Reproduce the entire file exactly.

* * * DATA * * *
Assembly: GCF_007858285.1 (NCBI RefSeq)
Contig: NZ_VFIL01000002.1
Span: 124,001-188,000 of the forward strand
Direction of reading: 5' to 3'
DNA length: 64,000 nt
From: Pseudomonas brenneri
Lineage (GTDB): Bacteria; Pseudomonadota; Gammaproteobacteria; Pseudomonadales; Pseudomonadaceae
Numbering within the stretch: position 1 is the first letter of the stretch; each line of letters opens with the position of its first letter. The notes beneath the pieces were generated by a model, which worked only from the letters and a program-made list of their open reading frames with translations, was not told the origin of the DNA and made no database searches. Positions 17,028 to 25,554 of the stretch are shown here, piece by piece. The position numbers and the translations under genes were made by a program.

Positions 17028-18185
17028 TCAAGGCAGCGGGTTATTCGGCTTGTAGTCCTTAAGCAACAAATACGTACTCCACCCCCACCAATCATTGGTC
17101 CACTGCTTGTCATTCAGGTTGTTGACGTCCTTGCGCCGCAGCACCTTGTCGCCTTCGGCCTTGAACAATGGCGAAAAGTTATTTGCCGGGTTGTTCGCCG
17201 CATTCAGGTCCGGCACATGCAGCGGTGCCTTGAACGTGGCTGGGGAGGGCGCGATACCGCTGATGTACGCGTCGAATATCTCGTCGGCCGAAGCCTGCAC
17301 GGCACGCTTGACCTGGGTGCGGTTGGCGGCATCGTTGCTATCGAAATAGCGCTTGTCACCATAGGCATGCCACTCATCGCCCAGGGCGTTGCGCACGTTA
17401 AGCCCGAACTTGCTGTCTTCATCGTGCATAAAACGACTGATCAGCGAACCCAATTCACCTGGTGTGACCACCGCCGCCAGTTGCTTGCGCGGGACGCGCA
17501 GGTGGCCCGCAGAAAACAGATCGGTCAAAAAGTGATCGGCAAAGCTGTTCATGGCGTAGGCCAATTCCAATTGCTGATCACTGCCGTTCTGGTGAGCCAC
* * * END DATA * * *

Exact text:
Assembly: GCF_007858285.1 (NCBI RefSeq)
Contig: NZ_VFIL01000002.1
Span: 124,001-188,000 of the forward strand
Direction of reading: 5' to 3'
DNA length: 64,000 nt
From: Pseudomonas brenneri
Lineage (GTDB): Bacteria; Pseudomonadota; Gammaproteobacteria; Pseudomonadales; Pseudomonadaceae
Numbering within the stretch: position 1 is the first letter of the stretch; each line of letters opens with the position of its first letter. The notes beneath the pieces were generated by a model, which worked only from the letters and a program-made list of their open reading frames with translations, was not told the origin of the DNA and made no database searches. Positions 17,028 to 25,554 of the stretch are shown here, piece by piece. The position numbers and the translations under genes were made by a program.

Positions 17028-18185
17028 TCAAGGCAGCGGGTTATTCGGCTTGTAGTCCTTAAGCAACAAATACGTACTCCACCCCCACCAATCATTGGTC
17101 CACTGCTTGTCATTCAGGTTGTTGACGTCCTTGCGCCGCAGCACCTTGTCGCCTTCGGCCTTGAACAATGGCGAAAAGTTATTTGCCGGGTTGTTCGCCG
17201 CATTCAGGTCCGGCACATGCAGCGGTGCCTTGAACGTGGCTGGGGAGGGCGCGATACCGCTGATGTACGCGTCGAATATCTCGTCGGCCGAAGCCTGCAC
17301 GGCACGCTTGACCTGGGTGCGGTTGGCGGCATCGTTGCTATCGAAATAGCGCTTGTCACCATAGGCATGCCACTCATCGCCCAGGGCGTTGCGCACGTTA
17401 AGCCCGAACTTGCTGTCTTCATCGTGCATAAAACGACTGATCAGCGAACCCAATTCACCTGGTGTGACCACCGCCGCCAGTTGCTTGCGCGGGACGCGCA
17501 GGTGGCCCGCAGAAAACAGATCGGTCAAAAAGTGATCGGCAAAGCTGTTCATGGCGTAGGCCAATTCCAATTGCTGATCACTGCCGTTCTGGTGAGCCAC